Kris Loewen recently preached a sermon about the text in Leviticus that forbids child sacrifice to the Canaanite god, Molek. (http://livestream.com/accounts/7962515/events/5049835). He observed that we can learn a lot about what a society is like by noticing what laws are necessary.  Apparently child sacrifice was a problem back then.  So much so, that a law was forged in order to address it.  If you were a child in biblical times, your life might not matter. 

Using the same turn of logic, what conclusions could we draw about our own culture in the 21st century, if we notice that there is a social movement that is called “Black Lives Matter” ?  The name itself certainly points to a problem. Why would we need to say such a thing?  Centuries into the future, when historians find a movement named “Black Lives Matter”, they may also look at each other, roll their eyes, and say: “It must have been a problem back then”. 

Racism is usually defined as the deplorable belief that one’s own race is superior to others, and we are outgrowing this belief as a culture. We now generally agree that racism fuels violence, and there is no denying the cruelty that human beings have committed upon each other in the name of racism.  But whenever someone commits a racist act of violence, regardless of their skin color or uniform color, there is always one common denominator.  I suspect that underneath anger and hatred we often might find fear and inadequacy.  And although racism can fuel a kind of hatred, what lies underneath all racism might be simple fear of the other.  If we are intensely afraid of someone, we have probably moved from reason into a survival space, and this is a place where violent things become possible.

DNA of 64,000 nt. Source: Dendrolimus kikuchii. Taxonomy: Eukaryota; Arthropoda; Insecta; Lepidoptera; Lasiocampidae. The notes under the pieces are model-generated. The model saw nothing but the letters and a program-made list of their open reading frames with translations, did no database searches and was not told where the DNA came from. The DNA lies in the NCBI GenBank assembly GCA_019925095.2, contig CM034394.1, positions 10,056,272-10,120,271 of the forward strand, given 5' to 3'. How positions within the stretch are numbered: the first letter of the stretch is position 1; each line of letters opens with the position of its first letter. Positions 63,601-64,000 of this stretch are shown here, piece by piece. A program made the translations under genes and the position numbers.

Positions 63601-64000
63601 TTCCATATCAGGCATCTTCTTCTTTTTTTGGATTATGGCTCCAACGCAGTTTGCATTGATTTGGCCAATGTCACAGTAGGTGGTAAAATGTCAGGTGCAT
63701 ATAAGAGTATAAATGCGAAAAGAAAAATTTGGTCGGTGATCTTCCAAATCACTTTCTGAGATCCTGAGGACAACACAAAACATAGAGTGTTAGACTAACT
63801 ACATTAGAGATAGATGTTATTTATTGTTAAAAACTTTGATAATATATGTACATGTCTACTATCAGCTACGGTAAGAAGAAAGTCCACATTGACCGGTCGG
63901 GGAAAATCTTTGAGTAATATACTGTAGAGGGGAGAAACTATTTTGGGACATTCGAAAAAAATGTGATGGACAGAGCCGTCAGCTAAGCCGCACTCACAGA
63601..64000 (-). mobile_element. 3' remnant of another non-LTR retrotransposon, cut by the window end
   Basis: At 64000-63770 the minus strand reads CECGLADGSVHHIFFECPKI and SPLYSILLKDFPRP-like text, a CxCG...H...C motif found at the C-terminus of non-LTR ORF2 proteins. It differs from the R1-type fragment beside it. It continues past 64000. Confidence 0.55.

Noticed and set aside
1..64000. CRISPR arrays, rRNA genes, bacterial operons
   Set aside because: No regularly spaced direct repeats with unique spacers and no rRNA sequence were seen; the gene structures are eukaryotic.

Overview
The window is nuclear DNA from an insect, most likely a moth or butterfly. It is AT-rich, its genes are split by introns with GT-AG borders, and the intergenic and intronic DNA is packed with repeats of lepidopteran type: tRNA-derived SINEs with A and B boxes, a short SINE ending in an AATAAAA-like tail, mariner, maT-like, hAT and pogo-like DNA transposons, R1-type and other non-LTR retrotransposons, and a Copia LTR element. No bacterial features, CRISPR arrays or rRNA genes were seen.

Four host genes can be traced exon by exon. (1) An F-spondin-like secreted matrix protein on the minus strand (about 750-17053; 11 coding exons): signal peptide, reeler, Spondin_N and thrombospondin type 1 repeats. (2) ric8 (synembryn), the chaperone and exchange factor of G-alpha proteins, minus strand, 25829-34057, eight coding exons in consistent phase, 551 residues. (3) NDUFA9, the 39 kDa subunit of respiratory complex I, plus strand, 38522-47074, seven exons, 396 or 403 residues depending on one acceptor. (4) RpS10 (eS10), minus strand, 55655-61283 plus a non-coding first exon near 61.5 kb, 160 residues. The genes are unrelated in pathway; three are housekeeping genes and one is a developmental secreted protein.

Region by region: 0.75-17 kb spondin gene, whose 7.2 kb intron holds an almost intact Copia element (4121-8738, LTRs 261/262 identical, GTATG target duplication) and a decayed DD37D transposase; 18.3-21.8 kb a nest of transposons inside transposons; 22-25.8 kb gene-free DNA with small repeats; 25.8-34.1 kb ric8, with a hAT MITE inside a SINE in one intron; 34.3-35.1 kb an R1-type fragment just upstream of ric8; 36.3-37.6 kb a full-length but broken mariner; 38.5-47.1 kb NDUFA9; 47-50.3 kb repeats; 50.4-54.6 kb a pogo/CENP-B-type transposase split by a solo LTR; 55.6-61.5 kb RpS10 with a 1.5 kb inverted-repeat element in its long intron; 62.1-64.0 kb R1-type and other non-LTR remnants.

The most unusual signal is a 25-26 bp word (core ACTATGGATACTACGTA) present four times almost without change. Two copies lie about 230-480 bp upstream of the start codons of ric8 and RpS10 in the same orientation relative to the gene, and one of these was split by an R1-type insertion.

Academy Award-winning actor Morgan Freeman, once remarked that the best way to end racism was to “stop talking about it.” When he was interviewed by Mike Wallace about Black History Month, he told Wallace, “Stop talking about it (race). I’m going to stop calling you a white man, and I’m going to ask you to stop calling me a black man. I know you as Mike Wallace. You know me as Morgan Freeman. You want me to say, `Well, I know this white guy named Mike Wallace.’ You know what I’m saying?”  On the level of human behavior, I think that Freeman made a wonderful point back then.  But I think there is something deeper to consider. 

Our fear of each other is silently passed on throughout much of our society.   I never knew either of my parents to ever utter racial epithets or ethnic slurs about African Americans.  And yet, I still remember their discomfort in the 1960’s when a African American professor joined the faculty of their college, and they learned that he had a caucasian wife.  When I was a boy, we literally lived the classic Sidney Poitier movie, “Guess Who’s Coming to Dinner?”  There was plenty of fear about what it meant for a black professor to have a caucasian wife.  I now know that this kind of fear of the other is another form of racism. 

My mother grew up in Harrison, Arkansas.  It wasn’t until she had passed away that I learned that her home town was also the home address of the national Knights of the Ku Klux Klan. I also learned that at the turn of the century, African-American residents were actually banished from Harrison. When I returned to Harrison for their funeral in 2013, I found a billboard not far from their cemetery that read: “Anti-Racist is a Code Word for Anti-White”.  I was so incensed when I first read the sign that I wrote an open public letter to the mayor about it, but the billboard still remained posted. Even though my mother displayed kindness to students of every ethnicity in our home, all of this made me wonder if she internalized some racial fear when she was growing up.